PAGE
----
There is an intense public conversation regarding the importance of the Snake River dams, and the Columbia River dams for that matter. Currently, the dams provide such an enormous benefit for the Pacific Northwest economy that it's hard to imagine the economic vitality of our region without them.
Why is this so important to our region? First, we must understand facts about the Columbia and Snake River systems.
The inland navigation channel is 360 miles long and 14 feet deep from Portland, Ore., to Lewiston, Idaho. More than 9 million tons of commercial cargo was transported on the waters in 2012.
The importance for Northwest wheat and forest products is invaluable to the region. Of U.S. wheat exports in 2015, more than 49 percent used Columbia-Snake system.
Barges can carry more freight and are the most efficient mode of transportation. Imagine the number of trucks that would be on our highways if the dams were breeched and the navigation ability was no longer available. For each tow - four barges - no longer available, 538 more trucks would be on the road hauling wheat to Portland. That would produce more carbon emissions, more traffic, more wear and tear on highway pavement and move products in a much less efficient manner.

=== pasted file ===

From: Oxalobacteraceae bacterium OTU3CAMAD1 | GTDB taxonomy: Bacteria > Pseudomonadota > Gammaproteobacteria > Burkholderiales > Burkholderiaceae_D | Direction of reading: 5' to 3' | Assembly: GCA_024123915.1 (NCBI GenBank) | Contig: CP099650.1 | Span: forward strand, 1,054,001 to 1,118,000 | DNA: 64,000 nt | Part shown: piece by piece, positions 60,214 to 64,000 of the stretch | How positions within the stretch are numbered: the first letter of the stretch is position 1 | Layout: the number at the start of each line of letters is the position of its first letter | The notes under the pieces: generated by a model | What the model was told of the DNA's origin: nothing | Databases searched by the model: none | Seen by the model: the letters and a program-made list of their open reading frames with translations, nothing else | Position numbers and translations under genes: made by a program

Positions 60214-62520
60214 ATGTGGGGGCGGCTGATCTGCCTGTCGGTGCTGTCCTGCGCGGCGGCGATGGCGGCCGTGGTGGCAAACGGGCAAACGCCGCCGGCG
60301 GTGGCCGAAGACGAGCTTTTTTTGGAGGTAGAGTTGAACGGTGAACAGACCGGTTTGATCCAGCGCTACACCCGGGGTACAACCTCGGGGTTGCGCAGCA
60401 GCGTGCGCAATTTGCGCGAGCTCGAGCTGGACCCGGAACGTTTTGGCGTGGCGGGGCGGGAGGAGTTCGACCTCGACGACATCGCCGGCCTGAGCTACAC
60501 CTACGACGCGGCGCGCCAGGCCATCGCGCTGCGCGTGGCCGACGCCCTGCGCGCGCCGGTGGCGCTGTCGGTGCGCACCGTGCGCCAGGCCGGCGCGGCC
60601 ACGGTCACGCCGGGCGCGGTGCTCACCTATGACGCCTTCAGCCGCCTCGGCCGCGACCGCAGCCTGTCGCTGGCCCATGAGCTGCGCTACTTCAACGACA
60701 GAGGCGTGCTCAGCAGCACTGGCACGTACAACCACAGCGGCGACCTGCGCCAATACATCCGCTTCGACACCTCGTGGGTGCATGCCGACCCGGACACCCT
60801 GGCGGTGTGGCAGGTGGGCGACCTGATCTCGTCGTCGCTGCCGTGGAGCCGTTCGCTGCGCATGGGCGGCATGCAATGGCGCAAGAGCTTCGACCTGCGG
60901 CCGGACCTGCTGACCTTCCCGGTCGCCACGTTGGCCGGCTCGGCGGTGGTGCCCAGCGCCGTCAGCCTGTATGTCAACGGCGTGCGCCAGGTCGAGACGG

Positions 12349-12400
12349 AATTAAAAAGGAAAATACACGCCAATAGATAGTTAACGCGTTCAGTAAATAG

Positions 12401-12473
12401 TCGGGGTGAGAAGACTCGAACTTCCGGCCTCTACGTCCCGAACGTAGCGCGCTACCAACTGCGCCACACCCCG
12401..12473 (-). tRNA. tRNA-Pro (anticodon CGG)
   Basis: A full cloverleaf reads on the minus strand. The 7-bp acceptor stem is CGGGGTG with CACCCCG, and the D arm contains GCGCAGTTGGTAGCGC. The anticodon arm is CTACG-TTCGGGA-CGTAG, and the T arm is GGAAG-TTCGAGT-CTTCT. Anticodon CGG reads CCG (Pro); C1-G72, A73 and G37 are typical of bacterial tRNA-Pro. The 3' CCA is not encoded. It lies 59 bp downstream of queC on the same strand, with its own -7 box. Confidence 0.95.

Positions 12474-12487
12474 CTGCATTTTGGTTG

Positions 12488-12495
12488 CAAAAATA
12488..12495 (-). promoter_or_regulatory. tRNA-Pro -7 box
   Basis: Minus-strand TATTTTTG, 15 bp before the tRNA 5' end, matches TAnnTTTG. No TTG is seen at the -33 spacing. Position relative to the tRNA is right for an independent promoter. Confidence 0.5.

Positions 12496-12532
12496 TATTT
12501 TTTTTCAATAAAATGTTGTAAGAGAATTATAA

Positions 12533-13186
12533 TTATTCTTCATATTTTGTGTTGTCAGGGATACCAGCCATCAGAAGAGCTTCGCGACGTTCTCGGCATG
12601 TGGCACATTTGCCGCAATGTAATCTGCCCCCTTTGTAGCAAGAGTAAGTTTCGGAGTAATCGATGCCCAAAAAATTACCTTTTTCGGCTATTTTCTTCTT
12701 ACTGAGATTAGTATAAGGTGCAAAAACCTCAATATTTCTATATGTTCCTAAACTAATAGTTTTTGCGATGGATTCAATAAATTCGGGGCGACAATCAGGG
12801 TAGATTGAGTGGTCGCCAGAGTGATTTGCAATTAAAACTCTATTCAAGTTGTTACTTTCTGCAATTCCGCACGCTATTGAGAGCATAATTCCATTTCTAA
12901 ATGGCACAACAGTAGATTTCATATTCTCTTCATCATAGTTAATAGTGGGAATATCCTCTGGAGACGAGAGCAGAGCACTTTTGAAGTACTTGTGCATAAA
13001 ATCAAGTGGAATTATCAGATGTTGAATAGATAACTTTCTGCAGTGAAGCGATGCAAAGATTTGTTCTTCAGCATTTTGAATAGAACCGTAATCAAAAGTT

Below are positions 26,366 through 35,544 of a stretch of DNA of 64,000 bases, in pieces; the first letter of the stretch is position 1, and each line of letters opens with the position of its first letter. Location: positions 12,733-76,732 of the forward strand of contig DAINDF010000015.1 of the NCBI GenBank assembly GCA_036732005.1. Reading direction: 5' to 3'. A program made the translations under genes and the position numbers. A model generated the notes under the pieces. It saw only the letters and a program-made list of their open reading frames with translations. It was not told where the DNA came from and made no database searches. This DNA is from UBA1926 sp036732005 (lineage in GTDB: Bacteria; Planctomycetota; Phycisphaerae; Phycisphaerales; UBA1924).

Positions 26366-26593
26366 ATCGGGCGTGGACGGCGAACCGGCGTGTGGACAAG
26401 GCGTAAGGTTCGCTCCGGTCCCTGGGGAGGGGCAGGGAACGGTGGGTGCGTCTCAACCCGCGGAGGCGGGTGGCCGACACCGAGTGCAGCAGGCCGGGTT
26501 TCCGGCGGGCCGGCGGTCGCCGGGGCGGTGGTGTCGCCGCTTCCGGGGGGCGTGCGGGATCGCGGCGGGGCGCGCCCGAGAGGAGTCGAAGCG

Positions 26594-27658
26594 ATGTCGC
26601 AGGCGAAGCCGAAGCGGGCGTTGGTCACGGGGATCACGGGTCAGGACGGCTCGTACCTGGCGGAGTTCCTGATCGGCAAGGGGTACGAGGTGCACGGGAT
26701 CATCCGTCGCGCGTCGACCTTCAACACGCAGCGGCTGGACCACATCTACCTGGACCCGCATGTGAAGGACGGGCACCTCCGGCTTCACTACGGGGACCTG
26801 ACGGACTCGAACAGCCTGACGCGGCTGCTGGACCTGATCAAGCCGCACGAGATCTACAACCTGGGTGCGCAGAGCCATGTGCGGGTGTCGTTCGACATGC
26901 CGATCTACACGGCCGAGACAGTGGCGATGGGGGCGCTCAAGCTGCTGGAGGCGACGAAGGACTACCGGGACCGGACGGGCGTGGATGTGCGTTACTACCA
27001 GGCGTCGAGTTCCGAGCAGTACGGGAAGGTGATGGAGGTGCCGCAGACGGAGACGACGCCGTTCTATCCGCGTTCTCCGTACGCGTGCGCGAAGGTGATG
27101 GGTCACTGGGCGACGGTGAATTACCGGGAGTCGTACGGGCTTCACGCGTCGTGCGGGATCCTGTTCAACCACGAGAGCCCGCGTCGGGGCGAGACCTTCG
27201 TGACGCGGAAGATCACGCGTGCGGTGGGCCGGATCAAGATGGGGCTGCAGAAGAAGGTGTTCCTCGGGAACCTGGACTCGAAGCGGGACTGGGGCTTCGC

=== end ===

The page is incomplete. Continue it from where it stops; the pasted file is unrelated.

In addition to the navigation benefits, there are other economically supported results from the navigation system. Consider the various sporting opportunities provided by the system, as well as the clean, renewable energy generated by dams and distributed to the entire West Coast?
The Port of Walla Walla firmly supports the Columbia-Snake system and would oppose any effort to remove the dams, which would significantly damage the Pacific Northwest economy and especially our in the Walla Walla Valley. We support the continued efforts of the U.S. Army Corps of Engineers in maintaining and operating this critical public infrastructure.